On the Feast of Pentecost 2019 I (Irene) was privileged to take part in the dedication service of a Christian retreat in the south of France, Colomba le Roc. Located a few kilometers from the pilgrimage route to Santiago de Compostela, Colomba le Roc is run by Rev Joanne Evans-Boiten and her husband, Ian. Here Joanne shares some reflections on the word “embrace”.

Joanne writes,

A few years ago I was asked to do a talk about my experiences as a pilgrim on the way to Santiago.

No talk nowadays is complete without plenty of pictures and so I chose some photographs taken on my journey. However, I missed a suitable illustration to express the welcome I had felt at times, particularly in moments of difficulty. So I looked on the web and googled “welcome, pilgrim”.

One photograph in particular stood out. It was of a man, arms wide open and a big smile on his face. The picture did not just say “welcome”. It said “Welcome. I am so glad you are here – I have been waiting for you.”

To me, that is what the word “embrace” is about in the first place: arms wide open as a sign of welcome. A welcome that is as non-judgmental, as loving, as that of the Father in the parable of the prodigal son. (Luke 15:11-32)

But these same arms are also cherishing arms that protect; arms like the wings of a mother hen who covers her chicks when they are in danger and who is willing to give her life so that they may live.

How precious is your steadfast love, O God!
All people may take refuge in the shadow of your wings.

 
 
Celtic Christians used circling prayers as reminders of God’s protecting embrace. This prayer by David Adam from his book, Tides and Seasons, was written in that tradition:

Dressing Prayer

This day I bind around me
The power of the Sacred Three:
The hand to hold,
The heart to love,
The eye to see,
The Presence of the Trinity.

I wrap around my mortal frame
The power of the Creator’s name:
The Father’s might, His holy arm,
To shield this day and keep from harm

I cover myself from above
With the great Redeemer’s love.
The Son’s bright light to shine upon me,
To protect this day to eternity

I pull around me with morning light
The knowledge of the Spirit’s sight.
The Strengthener’s eye to keep guard,
Covering my path when it is hard.

This day I bind around me
The power of the Sacred Three

by David Adam, from Tides and Seasons: Modern prayers in the Celtic tradition, p. 11

 
May God’s embrace empower us too to welcome and protect those who need it most.
 


 
From the blog
Circle me, Lord
In the school of prayer with the Celtic Saints
Up to us
Welcome ~ embrace
 

The Spirit does wonders


(Photo: Irene Bom)
 

“May the God of hope fill you with all joy and peace as you trust in him, so that you may overflow with hope by the power of the Holy Spirit.”

Romans 15:13 (NIVUK)

 


Prayer to God, the Spirit

O God,
You are Spirit;
You are wind;
You are breath.

You meet us in the wonders of creation,
in the awe of wonderful things,
in the terror of fearful things.
You blow among the fallen leaves,
the broken branches,
the whining pain
and the whirlwinds of delight.

Your wind gently touches our brow
with comfort and caress;
your forgiveness raises us to life;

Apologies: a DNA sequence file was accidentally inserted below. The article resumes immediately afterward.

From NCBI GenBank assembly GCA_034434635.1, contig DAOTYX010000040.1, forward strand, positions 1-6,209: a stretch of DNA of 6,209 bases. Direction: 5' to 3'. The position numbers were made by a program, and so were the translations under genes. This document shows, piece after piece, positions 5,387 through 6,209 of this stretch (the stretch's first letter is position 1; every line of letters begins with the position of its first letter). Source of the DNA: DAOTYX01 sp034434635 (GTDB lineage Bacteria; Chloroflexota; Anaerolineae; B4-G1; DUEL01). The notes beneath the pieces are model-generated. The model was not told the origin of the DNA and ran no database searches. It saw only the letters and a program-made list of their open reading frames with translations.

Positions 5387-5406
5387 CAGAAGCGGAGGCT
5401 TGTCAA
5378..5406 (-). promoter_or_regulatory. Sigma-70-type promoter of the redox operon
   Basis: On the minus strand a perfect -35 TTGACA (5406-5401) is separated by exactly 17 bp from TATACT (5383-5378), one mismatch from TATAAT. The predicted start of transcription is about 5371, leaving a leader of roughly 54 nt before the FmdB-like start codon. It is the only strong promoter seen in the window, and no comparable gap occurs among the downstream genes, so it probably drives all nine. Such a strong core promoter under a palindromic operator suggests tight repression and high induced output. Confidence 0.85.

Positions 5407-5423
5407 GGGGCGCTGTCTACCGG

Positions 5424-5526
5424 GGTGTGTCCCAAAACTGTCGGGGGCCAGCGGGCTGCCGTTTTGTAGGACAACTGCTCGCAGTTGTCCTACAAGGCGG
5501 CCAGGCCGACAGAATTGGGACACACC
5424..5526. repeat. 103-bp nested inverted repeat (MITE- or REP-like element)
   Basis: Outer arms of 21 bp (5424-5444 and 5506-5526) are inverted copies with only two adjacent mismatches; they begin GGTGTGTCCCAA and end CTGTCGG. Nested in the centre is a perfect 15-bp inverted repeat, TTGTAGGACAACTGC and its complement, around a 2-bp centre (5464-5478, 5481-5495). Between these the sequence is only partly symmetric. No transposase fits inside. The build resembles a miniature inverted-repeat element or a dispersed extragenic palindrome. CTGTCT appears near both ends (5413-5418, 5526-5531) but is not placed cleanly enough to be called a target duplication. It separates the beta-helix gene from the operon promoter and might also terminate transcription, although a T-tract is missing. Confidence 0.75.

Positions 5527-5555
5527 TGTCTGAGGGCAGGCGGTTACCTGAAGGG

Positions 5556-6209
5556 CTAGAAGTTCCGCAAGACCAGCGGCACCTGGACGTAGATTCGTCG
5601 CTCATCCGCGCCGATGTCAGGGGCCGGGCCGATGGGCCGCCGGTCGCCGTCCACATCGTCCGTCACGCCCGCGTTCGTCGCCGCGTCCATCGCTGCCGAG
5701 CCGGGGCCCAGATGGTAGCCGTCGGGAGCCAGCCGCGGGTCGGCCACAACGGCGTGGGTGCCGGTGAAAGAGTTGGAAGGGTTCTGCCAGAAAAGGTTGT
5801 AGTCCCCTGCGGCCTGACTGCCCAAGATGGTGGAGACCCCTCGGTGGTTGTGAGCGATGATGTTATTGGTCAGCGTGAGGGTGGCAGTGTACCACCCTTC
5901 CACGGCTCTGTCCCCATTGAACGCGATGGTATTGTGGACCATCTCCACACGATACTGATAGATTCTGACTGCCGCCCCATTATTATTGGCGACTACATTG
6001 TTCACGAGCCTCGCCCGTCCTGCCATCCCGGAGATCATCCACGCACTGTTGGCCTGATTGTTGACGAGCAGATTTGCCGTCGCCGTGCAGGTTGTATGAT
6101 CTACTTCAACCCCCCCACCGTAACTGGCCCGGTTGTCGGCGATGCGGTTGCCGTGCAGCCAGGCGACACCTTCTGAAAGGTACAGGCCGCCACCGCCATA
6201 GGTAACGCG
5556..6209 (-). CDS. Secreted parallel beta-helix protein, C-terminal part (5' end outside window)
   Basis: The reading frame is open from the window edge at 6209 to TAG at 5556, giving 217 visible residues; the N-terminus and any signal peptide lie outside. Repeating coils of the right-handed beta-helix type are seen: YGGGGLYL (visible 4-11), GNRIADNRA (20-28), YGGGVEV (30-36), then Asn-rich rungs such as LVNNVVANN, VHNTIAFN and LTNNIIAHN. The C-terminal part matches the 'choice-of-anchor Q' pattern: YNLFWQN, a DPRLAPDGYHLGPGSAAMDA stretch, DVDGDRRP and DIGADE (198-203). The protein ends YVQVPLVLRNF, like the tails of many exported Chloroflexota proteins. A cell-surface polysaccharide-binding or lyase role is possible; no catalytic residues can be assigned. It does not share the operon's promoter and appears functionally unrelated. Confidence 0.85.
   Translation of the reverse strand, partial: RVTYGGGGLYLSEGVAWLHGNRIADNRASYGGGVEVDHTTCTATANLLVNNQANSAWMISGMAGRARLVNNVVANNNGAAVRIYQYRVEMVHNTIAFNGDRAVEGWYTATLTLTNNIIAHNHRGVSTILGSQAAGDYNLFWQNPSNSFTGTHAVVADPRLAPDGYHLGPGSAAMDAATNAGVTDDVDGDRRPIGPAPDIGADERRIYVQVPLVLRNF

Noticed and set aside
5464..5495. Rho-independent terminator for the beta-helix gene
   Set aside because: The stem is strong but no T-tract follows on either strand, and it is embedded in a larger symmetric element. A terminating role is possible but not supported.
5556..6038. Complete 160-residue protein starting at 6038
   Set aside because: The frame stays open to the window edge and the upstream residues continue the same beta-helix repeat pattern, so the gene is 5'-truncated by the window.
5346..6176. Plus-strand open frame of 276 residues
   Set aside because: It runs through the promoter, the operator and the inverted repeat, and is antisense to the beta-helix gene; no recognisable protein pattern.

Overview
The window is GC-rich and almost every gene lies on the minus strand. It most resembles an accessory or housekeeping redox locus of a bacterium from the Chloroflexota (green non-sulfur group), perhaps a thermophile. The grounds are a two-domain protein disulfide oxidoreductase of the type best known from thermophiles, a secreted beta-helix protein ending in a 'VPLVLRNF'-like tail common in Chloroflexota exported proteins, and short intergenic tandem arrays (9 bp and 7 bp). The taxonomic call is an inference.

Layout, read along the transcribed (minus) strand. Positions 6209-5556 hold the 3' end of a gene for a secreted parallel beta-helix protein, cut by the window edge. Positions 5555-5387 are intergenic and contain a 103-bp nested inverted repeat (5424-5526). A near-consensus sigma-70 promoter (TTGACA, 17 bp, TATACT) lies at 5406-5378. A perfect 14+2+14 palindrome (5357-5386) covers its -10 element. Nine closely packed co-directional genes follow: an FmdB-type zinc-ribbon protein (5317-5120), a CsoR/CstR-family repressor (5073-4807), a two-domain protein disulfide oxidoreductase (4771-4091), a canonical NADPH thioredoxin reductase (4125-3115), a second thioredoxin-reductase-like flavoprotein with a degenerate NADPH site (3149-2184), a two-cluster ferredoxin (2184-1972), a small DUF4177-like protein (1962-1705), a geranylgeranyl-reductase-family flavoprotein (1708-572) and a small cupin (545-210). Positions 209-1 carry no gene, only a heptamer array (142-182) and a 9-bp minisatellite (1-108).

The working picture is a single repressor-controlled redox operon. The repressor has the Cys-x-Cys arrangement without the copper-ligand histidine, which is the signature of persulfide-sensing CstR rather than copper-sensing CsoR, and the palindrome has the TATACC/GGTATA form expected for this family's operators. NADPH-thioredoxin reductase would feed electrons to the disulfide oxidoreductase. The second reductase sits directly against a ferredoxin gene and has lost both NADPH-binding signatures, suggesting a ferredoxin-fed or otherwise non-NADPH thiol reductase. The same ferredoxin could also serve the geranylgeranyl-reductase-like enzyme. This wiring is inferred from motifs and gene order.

your challenge disturbs our tidy piles
and spreads opportunities before our eyes.

Gentle Spirit, breathe on us your life.
Strong Spirit, open our closed doors to your compassion;
Universal Spirit, inspire us to sing and sigh for justice;
Spirit of Jesus, teach us to walk,
to work, to pray, to live, to love,
your way.

Awaken our dreams,
expand our visions,
heal us for hope,
through Jesus Christ our Lord.
Amen

 
written by William Loader and posted on www.staff.murdoch.edu.au
 


From the blog
Rejoice in the Lord always (Prayer sheet)
Take heart
3 Prayers to the Sacred Trinity

Consolation joy


(Photo: Irene Bom)

 

When anxiety was great within me, your consolation brought me joy.

(Psalm 94:19, NIVUK)

 


A prayer

How can I tell of such love to me?
You made me in your image
and hold me in the palm of your hand,
your cords of love, strong and fragile as silk,
      bind me and hold me.
Rich cords, to family and friends,
music and laughter echoing in memories,
light dancing on the water, hills rejoicing.
Cords that found me hiding behind carefully built walls
      and led me out,
love that heard my heart break and despair and rescued me,
love that overcame my fears and doubts and released me.
The questions and burdens I carry you take,
to leave my hands free – to hold yours, and others,
free to follow your cords as they move
and swirl in the breeze,
free to be caught up in the dance of your love,
finding myself in surrendering to you.
How can I tell of such love?
How can I give to such love?
I am, here am I.

 
by Catherine Hooper
from The Book of a Thousand Prayers by Angela Ashwin, #177
 


 
Recommendation
 
I’m thoroughly enjoying Ingrid Fettell Lee’s book, Joyful.
Check out her website, Aesthetics of Joy, for details and additional resources.
 

On dust and glory


(Photo: Albert Goedkoop)
 

As a father has compassion on his children,
so the Lord has compassion on those who fear him;
for he knows how we are formed,
he remembers that we are dust dust dust

 
(Ps 103:13-14)
 


From Ash Wednesday to Easter and beyond

A reflection
 
 
Remember
that you are made of dust
and you will return to dust.
Remember too
that we are made in the image of God –
male and female,
old and young,
white and all persons of color
and geniuses
and people with attention deficit disorder.

It’s a strange and confusing combination,
this dustiness
and this freedom to love
and to be selfish
and to be afraid
and to know hope
and joy
and wonder.

I don’t need to know all the answers,
but I’d appreciate help remembering
that the Cross and the Resurrection
add a new dimension
and a new promise.
I remember this:
When we “Do this” in remembrance of Him
the dustiness
and God’s image
and my history
walk together,
led by His hand into life.
My life.

It’s a strange business,
this combining of
dust
and
glory.

 
by William Maxwell. Posted on www.inthecourtyard.com